Mediation Services

Mediation Services in Kendall County and Kane County

What is Mediation?

Mediation is the process by which a neutral third party intervenes between two conflicting parties to promote reconciliation, settlement, or compromise. Mediation is an effective tool for resolving almost all civil (non-criminal) disputes.

Mediation provides disputing parties with the opportunity to identify and cope with divisive interpersonal issues not originally thought to be part of the dispute.

Types of Cases that I CAN MEDIATE?

Typical mediation cases often involve:

  • Divorce settlements
  • Child custody agreements
  • Child support agreements
  • Spousal Support/Alimony agreements
  • Contractual disputes
  • Landlord and tenant conflicts
  • Employment disputes
  • Mediation vs. Litigation

Litigation, or a court trial, is more expensive then mediation. This is usually because litigation must go through processes such as discovery to gather evidence and information about the case, a process which requires time and money. Mediation also leaves the outcome of the case in the hands of the disputing parties rather than waiting on the word of a judge or jury. As such, the parties are often able to fashion a solution a court might not able to make. Mediation is also a private process; the parties need not disclose information to the public unlike a public court file.  Court trials, as a rule, must transcribe everything said onto the public record.

Mediation vs. Arbitration

A mediator normally has no authority to render a binding decision. It is up to the parties themselves with the mediator’s help to work informally toward a mutually satisfying agreement. In contrast, an arbitrator, acting as a judge, conducts a hearing between the parties and renders a legally binding decision. Arbitration, which has long been used to resolve commercial and labor disputes, resembles a court hearing with witnesses called and evidence taken. Mediation lacks many of the formalities that an arbitration or court setting requires.

Advantages of Mediation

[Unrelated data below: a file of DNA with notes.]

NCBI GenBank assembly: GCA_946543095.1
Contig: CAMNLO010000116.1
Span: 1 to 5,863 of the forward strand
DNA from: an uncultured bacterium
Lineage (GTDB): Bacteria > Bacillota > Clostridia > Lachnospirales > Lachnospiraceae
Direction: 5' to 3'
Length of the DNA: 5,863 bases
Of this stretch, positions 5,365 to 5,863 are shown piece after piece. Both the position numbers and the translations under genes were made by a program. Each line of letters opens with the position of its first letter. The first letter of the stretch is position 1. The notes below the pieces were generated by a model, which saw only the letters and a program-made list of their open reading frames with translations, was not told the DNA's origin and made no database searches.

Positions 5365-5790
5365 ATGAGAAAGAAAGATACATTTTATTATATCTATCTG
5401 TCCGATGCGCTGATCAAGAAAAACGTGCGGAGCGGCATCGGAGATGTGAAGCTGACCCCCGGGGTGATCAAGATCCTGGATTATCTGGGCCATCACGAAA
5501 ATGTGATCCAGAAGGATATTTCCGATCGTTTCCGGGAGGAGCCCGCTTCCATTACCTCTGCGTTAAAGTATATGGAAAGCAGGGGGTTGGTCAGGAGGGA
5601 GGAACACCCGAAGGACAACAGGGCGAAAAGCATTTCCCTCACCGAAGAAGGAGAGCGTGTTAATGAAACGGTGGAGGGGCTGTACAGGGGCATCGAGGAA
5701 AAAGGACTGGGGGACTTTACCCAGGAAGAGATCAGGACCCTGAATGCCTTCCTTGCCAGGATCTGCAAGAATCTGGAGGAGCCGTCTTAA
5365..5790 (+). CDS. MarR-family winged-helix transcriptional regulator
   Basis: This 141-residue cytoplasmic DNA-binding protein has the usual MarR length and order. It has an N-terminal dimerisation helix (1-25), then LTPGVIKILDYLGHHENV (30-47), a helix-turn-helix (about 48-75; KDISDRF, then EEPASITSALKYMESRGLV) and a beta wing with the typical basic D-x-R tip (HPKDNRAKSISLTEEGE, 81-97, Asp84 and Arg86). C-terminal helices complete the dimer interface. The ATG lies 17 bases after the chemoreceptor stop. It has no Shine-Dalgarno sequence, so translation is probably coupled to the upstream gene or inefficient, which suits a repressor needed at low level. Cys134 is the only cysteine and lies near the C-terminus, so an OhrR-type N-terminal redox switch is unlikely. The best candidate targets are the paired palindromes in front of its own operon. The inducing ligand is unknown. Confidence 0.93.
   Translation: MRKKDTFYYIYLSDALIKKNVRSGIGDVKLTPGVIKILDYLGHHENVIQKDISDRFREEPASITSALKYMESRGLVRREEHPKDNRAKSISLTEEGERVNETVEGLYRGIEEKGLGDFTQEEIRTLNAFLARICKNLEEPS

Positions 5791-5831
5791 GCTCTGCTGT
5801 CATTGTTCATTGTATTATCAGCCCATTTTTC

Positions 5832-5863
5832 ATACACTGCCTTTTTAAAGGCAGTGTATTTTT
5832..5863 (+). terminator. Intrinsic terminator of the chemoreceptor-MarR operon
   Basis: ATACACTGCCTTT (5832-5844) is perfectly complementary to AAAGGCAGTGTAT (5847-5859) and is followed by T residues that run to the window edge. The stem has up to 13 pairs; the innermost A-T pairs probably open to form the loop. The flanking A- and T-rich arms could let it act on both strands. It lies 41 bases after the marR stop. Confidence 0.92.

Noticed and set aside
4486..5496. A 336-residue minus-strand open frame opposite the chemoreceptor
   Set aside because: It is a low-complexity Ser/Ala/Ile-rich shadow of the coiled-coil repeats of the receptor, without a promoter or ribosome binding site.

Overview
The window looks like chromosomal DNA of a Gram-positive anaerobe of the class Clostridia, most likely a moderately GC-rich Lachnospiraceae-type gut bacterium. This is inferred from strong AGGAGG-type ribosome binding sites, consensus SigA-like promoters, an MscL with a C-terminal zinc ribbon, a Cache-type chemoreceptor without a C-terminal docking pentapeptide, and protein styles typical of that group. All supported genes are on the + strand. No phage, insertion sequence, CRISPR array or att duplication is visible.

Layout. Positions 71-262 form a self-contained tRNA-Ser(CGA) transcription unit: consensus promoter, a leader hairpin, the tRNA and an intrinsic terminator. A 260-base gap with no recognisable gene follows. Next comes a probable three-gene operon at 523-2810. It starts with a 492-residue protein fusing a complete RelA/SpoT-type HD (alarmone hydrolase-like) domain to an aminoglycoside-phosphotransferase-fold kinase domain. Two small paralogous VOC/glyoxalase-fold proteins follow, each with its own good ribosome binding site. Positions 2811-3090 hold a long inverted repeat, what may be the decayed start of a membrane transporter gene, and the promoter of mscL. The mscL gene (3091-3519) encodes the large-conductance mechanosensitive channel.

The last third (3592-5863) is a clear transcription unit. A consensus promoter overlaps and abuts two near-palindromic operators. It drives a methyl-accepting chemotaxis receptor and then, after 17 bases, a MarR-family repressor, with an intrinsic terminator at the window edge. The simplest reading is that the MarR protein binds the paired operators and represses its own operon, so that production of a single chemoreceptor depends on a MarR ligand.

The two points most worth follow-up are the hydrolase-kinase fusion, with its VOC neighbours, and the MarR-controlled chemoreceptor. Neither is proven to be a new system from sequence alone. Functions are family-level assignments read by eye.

Mediation has a number of advantages.  First and foremost the parties have the final say in any settlement.  Unlike a court, the parties retain control.  Going to trial places the decision in the hands of the court and neither party may walk away satisfied with the decision.  Secondly, mediation is much more cost effective than litigation.  A mediation can cost a small fraction of litigation and produce more favorable results for both parties.  Finally, mediation saves both parties valuable time.  Litigation can take months, if not years.  With discovery, deposition, pretrial conferences and other procedural delays litigation can take a considerable amount of time.  Mediation can often be completed in a few sessions.  Many times mediation can be completed in just one session.

Additional Mediation Facts

  • Mediation usually lasts a shorter time amount than a trial and can typically take anywhere from half a day to several weeks.
  • Mediation is confidential and nothing said in mediation can be used in court if the process fails.
  • Mediation is usually expeditious and cost-effective.
  • Mediation is extremely useful in dealing with cases of a sensitive and personal nature, in which it is essential that trust and cooperation exist throughout the process.

Do I Need an Attorney to Participate in Mediation?

A trained and certified mediator like Attorney Colosimo can make the difference between and amicable settlement which saves both parties’ significant time and money or an absolute waste of time that will result in inevitable litigation.  Without a trained mediator there really is no sense in attempting to mediate a dispute.   However, private lawyers in the mediation process also sometimes represent the individual parties, especially if the case involves substantial property or legal rights. It might also be wise to consult with a lawyer prior to engaging in mediation so you can understand the issues in your case.  Obviously, the private attorney representing either part cannot act as the mediator.  Conversely, the mediator cannot then be retained by either party should the mediation fail.

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